All posts by Dana Ewachow

Dana Ewachow is too shy to order a pizza over the phone, but has no problem writing on the internet. She keeps herself busy and artistically poor by writing news articles, rants, and fiction for the internet. As you may have noticed, she also writes theatre reviews. She enjoys sketch comedies, dark comedies, light comedies, and burlesque. When she isn’t writing, her odd hobbies include: martial arts, throwing hatchets, and trying to cook food that won’t send her to the hospital. Armed with questionable diplomas and a second degree blackbelt, she will surely take over the world.

Review: Mouthpiece/Little Death (The RISER Project)

Mouthpiece 1 photo credit Brooke Wedlock

Mouthpiece and Little Death take the stage at the Theatre Centre in Toronto as part of The RISER Project

I had the pleasure of seeing Mouthpiece and Little Death, two performances from The RISER Project by Why Not Theatre, in one night. The RISER Project is a collective effort to help small and independent theatre productions run their shows without the burden of financial costs. With the help of a $100,000 grant from the Toronto Arts Council’s Open Door Program, The RISER Project can shine the spotlight on some unexpected productions. There are four shows in this year’s line-up: Mouthpiece by Quote Unquote Collective, Little Death by Little Death Collective, Mahmoud by Pandemic Theatre, and Paolozzapedia by Bad New Days Performing Arts.

Mouthpiece is a performance piece starring Amy Nostbakken, Norah Sadava, and a bathtub. Nostbakken and Sadava both play the inner thoughts and expressions of one woman. The show goes through the day of this woman who has just experienced the loss of her mother as well as the loss of her voice. The dialogue jumps from the process of the woman arranging her mother’s funeral, to inside her mind where reality and imagination blend together.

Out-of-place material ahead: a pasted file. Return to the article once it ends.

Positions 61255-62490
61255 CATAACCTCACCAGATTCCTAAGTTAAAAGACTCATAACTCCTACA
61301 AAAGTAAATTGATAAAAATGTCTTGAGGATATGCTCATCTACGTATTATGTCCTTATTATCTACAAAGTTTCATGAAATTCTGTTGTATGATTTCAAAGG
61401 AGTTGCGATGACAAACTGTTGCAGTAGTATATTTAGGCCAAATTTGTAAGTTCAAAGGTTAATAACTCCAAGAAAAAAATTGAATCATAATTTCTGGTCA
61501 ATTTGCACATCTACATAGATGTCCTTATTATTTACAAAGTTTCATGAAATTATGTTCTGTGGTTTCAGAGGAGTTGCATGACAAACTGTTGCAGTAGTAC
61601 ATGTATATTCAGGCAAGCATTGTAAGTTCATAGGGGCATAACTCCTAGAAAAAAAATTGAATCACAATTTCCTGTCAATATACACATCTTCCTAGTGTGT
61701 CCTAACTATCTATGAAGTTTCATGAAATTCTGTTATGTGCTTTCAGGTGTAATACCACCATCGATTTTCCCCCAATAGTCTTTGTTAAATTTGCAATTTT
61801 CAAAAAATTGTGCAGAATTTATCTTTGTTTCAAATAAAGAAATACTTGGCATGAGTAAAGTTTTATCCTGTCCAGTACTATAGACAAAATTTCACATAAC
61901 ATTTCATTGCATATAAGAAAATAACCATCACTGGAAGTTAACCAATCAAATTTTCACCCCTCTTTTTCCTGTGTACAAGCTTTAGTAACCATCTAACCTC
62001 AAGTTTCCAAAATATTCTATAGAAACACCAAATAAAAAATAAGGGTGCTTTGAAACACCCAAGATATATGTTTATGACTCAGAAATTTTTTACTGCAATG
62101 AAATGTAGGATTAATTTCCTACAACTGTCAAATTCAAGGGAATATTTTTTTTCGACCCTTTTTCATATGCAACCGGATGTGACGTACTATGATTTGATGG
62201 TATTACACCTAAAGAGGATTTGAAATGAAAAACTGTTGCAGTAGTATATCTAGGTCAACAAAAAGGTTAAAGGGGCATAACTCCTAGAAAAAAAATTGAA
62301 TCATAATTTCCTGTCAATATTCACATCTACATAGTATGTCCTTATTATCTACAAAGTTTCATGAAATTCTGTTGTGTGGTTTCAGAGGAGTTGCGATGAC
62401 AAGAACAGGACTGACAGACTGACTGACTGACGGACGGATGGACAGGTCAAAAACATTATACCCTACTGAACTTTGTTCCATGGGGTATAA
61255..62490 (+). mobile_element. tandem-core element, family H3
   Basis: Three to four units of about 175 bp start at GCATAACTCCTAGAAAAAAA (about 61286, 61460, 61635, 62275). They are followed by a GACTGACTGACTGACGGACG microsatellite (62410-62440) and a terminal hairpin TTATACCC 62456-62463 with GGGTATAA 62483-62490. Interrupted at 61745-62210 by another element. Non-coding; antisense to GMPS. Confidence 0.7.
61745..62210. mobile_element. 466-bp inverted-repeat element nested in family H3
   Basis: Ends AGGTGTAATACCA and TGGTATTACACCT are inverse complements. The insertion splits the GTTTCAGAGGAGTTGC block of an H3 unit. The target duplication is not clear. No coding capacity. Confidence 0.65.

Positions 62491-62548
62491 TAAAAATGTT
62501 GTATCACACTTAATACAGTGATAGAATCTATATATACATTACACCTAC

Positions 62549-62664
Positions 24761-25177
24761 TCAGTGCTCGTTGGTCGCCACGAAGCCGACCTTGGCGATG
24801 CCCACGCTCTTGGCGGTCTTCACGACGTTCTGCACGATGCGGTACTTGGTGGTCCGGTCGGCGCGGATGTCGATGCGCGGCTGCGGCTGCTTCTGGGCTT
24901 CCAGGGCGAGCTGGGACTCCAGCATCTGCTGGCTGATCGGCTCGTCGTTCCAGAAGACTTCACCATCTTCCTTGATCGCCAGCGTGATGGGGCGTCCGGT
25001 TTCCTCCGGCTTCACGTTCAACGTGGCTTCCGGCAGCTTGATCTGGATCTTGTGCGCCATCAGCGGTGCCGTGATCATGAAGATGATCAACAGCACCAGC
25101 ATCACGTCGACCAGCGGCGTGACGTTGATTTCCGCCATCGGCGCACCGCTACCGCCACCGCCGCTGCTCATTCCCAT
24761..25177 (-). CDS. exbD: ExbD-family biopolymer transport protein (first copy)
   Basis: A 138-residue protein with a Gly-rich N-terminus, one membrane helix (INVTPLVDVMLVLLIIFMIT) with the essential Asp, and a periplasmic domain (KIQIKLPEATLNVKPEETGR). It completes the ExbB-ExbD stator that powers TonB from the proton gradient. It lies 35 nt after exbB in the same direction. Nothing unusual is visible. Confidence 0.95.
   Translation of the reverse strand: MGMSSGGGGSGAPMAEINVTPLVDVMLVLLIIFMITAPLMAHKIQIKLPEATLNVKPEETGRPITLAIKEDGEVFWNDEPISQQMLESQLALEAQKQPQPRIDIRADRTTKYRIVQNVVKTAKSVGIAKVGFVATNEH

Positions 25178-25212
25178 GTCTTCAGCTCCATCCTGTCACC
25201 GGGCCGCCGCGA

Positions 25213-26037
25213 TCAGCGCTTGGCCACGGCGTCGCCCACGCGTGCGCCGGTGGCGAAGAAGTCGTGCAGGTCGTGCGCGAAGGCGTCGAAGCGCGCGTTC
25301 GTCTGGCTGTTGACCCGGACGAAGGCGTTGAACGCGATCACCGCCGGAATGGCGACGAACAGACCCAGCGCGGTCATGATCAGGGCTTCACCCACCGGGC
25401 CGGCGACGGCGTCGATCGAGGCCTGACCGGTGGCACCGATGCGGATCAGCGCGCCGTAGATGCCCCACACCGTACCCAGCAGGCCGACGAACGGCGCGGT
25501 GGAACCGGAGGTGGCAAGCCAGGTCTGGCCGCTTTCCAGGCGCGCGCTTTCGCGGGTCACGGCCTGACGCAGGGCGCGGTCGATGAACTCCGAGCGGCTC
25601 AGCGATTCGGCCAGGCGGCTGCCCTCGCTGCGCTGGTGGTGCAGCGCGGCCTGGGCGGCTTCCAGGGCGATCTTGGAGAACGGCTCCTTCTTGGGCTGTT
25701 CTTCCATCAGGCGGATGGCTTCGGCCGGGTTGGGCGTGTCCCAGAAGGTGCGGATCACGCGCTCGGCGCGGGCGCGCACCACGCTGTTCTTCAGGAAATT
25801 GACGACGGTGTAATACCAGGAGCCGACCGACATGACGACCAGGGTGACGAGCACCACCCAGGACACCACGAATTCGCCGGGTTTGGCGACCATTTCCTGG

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Review: Pushpins (Bad Dog Theatre)


Toronto’s Bad Dog Theatre Company offers hilarious budget-friendly weekly improv

The Bad Dog Comedy Theatre is hard to find on a cold night, but my plus-one and I were able to spot it hidden between buildings. We opened the door and walked up a narrow staircase into a bar. The place was packed. All the bar seats were taken. People were chatting excitedly. I could feel the hyped energy of the place before we even got our tickets. I knew then, that this was going to be a fun crowd.

A fun crowd is essential for the kind of show that Pushpins is doing. The crew of ten comics have to improvise sketches based on suggestions by the audience. Instead of asking for suggestions every few minutes, the crew takes only two suggestions from the audience at the very beginning: a location and an adjective. The crew uses that to collectively invent a little universe. The audience gives them an idea and they run with it.
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Review: The Daisy Theatre (Ronnie Burkett Theatre of Marionettes)


The Daisy Theatre is Heartwarming and Enlightening